Apple And Samsung Reportedly Working On Smartphone Waterproofing Technology
A week ago we brought you the news that a little-known company named Liquipel had developed a technology enabling you to get your beloved gadget waterproofed for a mere 59 dollars.
You may have cringed a great deal to see the demonstration video in which an iPhone 4S was immersed into liquid – it certainly sent a shudder down our gadget-loving spines here at Redmond Pie. Fortunately, it was doused in a repellent formula which prevented the water from trickling through to the mainboard and.. well, you know the rest! Now it looks as though such technology may soon be the done-thing across the greater gadgetsphere, with a like-minded company reportedly talking to Apple and Samsung about applying the technology at production stage.
HzO has developed an almost identical product called WaterBlock which was paraded before a procession of ardent geeks at last week’s Consumer Electronics show. Unlike Liquipel, HzO has gone straight for the market’s jugular, having already begun talks with Apple whilst also getting Samsung execs pretty excited. Indeed, as Pocket-lint reports, the Korean company’s chairman apparently "couldn’t believe his eyes," after the pitch, leaving HzO reps confident of WaterBlock implementation sometime in the near future.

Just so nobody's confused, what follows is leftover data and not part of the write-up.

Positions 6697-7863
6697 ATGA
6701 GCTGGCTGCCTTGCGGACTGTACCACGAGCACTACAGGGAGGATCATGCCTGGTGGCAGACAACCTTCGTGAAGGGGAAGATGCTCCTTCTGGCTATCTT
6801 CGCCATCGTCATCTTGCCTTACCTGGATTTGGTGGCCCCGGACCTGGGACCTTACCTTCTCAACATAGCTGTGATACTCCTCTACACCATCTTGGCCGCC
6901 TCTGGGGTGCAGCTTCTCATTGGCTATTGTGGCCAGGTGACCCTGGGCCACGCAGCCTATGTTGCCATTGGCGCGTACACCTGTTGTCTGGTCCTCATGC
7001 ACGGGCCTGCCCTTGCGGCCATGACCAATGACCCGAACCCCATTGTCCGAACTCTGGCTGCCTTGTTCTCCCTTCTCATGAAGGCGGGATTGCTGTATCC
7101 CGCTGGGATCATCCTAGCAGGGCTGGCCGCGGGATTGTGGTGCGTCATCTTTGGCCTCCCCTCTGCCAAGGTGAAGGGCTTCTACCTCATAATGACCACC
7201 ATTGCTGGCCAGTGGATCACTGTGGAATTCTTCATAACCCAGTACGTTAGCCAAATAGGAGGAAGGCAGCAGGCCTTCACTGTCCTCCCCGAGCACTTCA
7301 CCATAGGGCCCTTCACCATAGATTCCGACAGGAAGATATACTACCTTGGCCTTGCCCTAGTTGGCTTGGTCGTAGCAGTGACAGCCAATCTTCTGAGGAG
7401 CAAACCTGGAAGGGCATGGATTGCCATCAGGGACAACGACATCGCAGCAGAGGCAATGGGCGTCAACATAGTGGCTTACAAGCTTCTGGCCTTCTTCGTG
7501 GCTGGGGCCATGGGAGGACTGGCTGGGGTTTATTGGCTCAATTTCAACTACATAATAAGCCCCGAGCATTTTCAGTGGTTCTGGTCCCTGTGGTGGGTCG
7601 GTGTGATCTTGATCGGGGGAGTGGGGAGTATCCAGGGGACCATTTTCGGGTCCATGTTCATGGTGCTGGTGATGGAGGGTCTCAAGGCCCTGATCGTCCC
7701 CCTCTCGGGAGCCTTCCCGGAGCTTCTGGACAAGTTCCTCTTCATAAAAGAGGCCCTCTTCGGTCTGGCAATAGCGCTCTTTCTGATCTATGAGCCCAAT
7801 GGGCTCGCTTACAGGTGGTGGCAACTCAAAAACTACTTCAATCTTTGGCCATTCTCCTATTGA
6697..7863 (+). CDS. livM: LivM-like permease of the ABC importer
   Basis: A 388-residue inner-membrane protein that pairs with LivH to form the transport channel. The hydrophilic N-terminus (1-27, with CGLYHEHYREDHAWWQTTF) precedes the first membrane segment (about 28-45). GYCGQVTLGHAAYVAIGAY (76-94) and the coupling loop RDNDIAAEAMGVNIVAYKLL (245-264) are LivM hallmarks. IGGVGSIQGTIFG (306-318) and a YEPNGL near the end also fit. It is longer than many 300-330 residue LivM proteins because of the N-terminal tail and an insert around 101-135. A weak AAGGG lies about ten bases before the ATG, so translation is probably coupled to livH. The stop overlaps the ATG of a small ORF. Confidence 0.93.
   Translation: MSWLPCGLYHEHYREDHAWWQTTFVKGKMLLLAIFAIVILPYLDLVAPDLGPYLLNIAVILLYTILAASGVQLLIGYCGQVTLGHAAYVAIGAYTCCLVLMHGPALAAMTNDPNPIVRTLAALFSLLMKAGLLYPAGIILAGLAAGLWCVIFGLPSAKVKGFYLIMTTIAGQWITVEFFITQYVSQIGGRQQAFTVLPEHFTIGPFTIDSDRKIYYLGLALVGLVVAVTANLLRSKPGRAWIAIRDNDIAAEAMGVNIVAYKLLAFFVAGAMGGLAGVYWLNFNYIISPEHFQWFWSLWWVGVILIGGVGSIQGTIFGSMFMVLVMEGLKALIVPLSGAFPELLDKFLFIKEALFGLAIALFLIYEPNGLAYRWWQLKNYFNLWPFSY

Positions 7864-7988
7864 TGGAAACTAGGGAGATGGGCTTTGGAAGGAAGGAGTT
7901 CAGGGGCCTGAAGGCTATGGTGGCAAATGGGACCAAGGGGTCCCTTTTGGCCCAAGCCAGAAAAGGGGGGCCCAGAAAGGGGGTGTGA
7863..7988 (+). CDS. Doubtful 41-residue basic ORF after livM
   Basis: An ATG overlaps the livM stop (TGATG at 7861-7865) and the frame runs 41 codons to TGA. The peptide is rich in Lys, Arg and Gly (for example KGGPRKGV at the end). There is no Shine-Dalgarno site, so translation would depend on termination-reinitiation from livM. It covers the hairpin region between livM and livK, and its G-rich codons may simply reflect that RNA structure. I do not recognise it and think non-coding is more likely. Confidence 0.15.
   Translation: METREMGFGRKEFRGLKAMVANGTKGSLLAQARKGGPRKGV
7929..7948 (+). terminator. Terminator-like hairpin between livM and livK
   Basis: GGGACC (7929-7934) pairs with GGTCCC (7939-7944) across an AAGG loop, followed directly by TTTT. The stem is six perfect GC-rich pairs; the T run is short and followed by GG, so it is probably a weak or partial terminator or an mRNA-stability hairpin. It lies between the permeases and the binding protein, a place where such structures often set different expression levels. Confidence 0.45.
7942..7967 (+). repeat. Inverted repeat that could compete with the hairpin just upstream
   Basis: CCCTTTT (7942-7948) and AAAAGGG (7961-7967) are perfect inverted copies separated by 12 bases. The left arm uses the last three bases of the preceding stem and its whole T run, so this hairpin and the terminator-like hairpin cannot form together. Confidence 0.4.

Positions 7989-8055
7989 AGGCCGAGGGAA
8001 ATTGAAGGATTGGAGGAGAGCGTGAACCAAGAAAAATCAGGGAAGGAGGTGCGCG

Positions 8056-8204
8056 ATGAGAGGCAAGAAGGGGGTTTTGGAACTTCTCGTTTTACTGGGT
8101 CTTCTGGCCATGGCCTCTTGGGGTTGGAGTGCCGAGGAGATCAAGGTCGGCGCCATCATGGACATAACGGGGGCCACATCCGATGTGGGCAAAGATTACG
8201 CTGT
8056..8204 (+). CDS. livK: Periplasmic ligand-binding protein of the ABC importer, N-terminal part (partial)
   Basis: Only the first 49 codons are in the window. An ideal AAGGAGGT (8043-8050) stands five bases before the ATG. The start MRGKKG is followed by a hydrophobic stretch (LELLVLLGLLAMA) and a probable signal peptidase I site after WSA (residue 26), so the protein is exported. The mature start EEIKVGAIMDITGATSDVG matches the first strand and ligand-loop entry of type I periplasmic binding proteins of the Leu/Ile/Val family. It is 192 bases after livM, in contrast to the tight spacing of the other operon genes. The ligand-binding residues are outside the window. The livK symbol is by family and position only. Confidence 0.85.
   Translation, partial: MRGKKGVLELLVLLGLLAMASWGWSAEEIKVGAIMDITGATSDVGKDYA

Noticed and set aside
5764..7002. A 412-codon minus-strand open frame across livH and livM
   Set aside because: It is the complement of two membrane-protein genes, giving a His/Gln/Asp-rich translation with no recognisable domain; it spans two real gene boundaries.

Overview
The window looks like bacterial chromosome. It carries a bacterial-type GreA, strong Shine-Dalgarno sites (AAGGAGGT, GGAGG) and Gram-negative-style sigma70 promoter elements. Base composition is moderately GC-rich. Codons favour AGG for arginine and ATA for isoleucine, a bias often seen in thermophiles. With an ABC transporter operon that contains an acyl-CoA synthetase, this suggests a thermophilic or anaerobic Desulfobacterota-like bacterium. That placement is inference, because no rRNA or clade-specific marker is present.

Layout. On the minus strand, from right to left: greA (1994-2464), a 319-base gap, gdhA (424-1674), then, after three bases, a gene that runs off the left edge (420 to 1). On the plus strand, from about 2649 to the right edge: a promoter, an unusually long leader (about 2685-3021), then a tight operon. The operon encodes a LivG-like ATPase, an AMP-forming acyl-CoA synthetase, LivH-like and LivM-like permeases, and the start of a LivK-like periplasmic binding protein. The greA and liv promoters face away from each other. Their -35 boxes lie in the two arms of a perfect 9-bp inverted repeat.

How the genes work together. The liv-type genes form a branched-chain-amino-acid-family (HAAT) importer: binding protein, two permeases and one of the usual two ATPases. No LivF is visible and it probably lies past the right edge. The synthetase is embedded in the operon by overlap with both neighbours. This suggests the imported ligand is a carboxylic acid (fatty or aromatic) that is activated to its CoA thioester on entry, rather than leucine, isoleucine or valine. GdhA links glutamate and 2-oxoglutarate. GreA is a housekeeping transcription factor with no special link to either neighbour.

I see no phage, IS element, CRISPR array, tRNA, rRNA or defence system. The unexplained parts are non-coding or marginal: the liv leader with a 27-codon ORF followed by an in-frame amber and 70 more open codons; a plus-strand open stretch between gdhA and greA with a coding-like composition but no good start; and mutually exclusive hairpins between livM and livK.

Insurance is an often costly aspect of purchasing a smartphone, and there’s no doubt that a large chunk of claims are attributable to water damage. Whether you’re diving into a swimming pool fully clothed or simply spill your drink in the wrong place at the wrong time, that sinking feeling soon sets in as you realize the implications of the terminal drenching.
With Liquipel offering the service for $59, we can presume it would be fairly cheap to apply to the mass market. This should mean prices will not be affected if HzO do manage to strike a deal with some of the big players. Although smartphones have certainly gotten a great deal more durable in the last few years, a splashproof film would certainly provide a useful last line of defense.
Interested to see how it all works? Check out this video for the low-down: